This past week, a friend sent me an email titled ‘Very Worrisome.’ In the body of the email, she referenced an article from The Baltimore Sun on Vacants to Value and the demolition of rowhomes in certain parts of the city. A historic preservationist living in New Orleans, she was distraught that the unique architecture of our city was being eradicated in the name of revitalization.
I responded to the email, validating her concern, though I suggested that perhaps these houses were beyond repair. Not just in their structural integrity, but in their institutional memory. I love that term – institutional memory – where we assign a value to a place based on our own experiences; what we’ve read, what we’ve heard. But it can be a hindrance to acceptance of change.
When applied to these houses, or these shells of houses, I told my friend that perhaps the institutional memory was justification enough in the razing of this housing stock. “…The city has been tearing down houses like crazy in these areas,” I wrote, “ as we’ve found the oral history is more prevalent in keeping people away. It very much is a blank slate approach — clear the structure, clear the history. In truth, these places are so unbelievably scary and infrastructurally un-sound that I can’t imagine anyone investing in rehabbing them as-is, or moving into these neighborhoods. Its one thing for historic structures that are old and beautiful and on a well traveled path, but V2V is tearing down scary, scary places that do nothing but represent our city’s decline and deterioration.”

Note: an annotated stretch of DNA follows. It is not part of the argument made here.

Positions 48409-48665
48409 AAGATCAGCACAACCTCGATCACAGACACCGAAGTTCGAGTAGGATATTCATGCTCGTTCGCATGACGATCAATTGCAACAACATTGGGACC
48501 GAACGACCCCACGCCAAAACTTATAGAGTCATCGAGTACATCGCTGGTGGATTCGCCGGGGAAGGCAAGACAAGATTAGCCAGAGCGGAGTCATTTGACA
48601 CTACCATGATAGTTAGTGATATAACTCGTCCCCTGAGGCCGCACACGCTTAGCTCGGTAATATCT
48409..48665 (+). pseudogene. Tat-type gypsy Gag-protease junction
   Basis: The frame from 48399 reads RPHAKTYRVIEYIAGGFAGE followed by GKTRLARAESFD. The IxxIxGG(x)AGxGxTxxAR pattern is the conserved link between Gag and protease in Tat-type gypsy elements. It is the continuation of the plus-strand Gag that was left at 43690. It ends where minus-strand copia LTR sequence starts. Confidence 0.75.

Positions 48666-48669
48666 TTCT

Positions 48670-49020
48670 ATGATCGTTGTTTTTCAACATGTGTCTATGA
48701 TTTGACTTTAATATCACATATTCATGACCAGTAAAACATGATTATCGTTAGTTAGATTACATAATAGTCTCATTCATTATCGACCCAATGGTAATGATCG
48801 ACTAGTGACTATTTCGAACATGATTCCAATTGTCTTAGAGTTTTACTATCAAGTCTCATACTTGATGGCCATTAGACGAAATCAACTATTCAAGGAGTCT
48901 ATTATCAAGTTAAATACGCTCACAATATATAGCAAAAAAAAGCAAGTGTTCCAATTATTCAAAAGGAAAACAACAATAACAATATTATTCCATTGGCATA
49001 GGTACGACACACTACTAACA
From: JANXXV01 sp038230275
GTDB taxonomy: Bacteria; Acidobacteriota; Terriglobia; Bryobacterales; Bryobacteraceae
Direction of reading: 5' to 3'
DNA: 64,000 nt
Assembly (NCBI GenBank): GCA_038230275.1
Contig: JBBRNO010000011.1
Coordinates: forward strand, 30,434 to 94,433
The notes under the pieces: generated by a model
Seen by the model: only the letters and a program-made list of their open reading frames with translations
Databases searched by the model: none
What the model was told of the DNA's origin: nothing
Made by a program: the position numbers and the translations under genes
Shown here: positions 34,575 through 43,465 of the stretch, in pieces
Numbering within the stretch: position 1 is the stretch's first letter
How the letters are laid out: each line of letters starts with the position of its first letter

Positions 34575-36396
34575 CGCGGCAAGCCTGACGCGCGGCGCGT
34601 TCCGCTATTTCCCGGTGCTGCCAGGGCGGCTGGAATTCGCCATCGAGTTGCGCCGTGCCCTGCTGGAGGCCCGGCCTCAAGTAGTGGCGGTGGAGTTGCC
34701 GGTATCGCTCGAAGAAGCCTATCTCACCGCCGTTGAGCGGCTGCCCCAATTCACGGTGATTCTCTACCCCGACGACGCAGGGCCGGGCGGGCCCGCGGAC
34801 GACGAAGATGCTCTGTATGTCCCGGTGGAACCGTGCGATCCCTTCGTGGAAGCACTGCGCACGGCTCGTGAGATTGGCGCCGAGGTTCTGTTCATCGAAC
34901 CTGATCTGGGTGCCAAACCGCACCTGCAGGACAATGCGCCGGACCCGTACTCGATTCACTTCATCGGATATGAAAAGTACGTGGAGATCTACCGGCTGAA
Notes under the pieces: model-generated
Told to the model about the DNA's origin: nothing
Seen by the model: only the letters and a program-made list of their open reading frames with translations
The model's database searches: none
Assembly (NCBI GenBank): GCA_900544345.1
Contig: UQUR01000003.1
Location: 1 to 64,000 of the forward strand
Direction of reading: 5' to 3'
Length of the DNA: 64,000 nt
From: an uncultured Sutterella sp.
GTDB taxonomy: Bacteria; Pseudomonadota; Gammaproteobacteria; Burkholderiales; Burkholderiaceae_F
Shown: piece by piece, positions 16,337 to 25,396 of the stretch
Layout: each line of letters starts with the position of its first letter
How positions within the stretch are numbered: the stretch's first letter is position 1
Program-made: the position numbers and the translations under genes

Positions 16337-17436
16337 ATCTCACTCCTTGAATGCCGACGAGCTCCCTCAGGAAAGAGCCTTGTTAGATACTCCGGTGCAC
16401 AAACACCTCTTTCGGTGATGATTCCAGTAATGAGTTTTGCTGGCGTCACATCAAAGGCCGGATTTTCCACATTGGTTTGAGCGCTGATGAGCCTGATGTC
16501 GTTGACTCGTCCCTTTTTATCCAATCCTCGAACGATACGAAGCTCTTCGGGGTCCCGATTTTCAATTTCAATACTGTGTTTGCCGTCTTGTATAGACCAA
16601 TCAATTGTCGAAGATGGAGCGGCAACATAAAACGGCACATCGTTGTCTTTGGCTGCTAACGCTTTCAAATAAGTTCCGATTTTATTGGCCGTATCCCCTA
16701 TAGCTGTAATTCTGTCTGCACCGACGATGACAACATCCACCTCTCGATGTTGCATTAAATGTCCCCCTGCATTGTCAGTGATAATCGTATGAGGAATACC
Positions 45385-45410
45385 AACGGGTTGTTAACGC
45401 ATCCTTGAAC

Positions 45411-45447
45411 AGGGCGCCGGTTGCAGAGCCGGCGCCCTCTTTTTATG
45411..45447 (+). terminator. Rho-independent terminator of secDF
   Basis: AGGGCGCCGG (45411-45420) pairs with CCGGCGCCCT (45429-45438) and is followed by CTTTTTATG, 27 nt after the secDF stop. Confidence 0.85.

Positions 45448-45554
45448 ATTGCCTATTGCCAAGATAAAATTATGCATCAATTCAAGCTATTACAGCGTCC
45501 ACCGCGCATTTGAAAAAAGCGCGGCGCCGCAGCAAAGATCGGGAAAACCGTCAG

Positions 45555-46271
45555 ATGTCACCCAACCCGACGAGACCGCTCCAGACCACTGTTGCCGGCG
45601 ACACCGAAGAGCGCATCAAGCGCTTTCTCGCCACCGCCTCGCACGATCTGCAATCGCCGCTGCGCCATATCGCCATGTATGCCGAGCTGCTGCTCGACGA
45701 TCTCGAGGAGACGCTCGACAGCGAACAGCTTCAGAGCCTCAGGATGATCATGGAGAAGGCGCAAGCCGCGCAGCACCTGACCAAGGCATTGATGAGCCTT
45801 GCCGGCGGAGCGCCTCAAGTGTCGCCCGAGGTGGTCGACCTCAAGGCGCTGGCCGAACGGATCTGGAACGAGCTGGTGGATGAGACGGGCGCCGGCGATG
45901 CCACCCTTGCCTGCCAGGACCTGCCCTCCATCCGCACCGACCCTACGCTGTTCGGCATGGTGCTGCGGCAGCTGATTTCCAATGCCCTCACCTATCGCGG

I cited my work with Ayers Saint Gross on what we informally call ‘the Last Mile,’ defined as the segment of the Amtrak corridor as you travel into Penn Station from the east. Looking south from the train, the homes are blown out, vacant, dilapidated, and unwelcoming. I hypothesized that maybe it really isn’t all that bad to start anew if the memory of a place is so tainted. While this friend argued that vacant lots turned gardens and parks don’t garner the same weight as a revitalized home, I argued that perhaps the places need a new story to tell, and certainly plowing down these homes wasn’t ridding the city of its historic housing stock. As many of us know, Baltimore has many, many more rowhomes to choose from. Yes, this was selective destruction, but it wasn’t architectural eradication.
And yet our relationships to place are complex, and demolishing or transforming a space doesn’t mean we erase its memory. As a planner, I feel that history can either encourage or hinder the ease with which a place is redeveloped: a beautiful old mansion would be easier to redevelop than a home where someone was murdered. This argument came full circle last week when the Apex Theater was auctioned. As the last remaining adult theater in Baltimore, this structure has one hell of an institutional memory. Whatever this theater becomes, how long will it take for people to stop referring to it as “the old Apex Theater?” How long will it take me to stop referring to the Under Armour campus as “Tide Point”? And while many may roll their eyes and say, ‘let it go,’ is it really such a bad thing to remain connected with a place through what once was?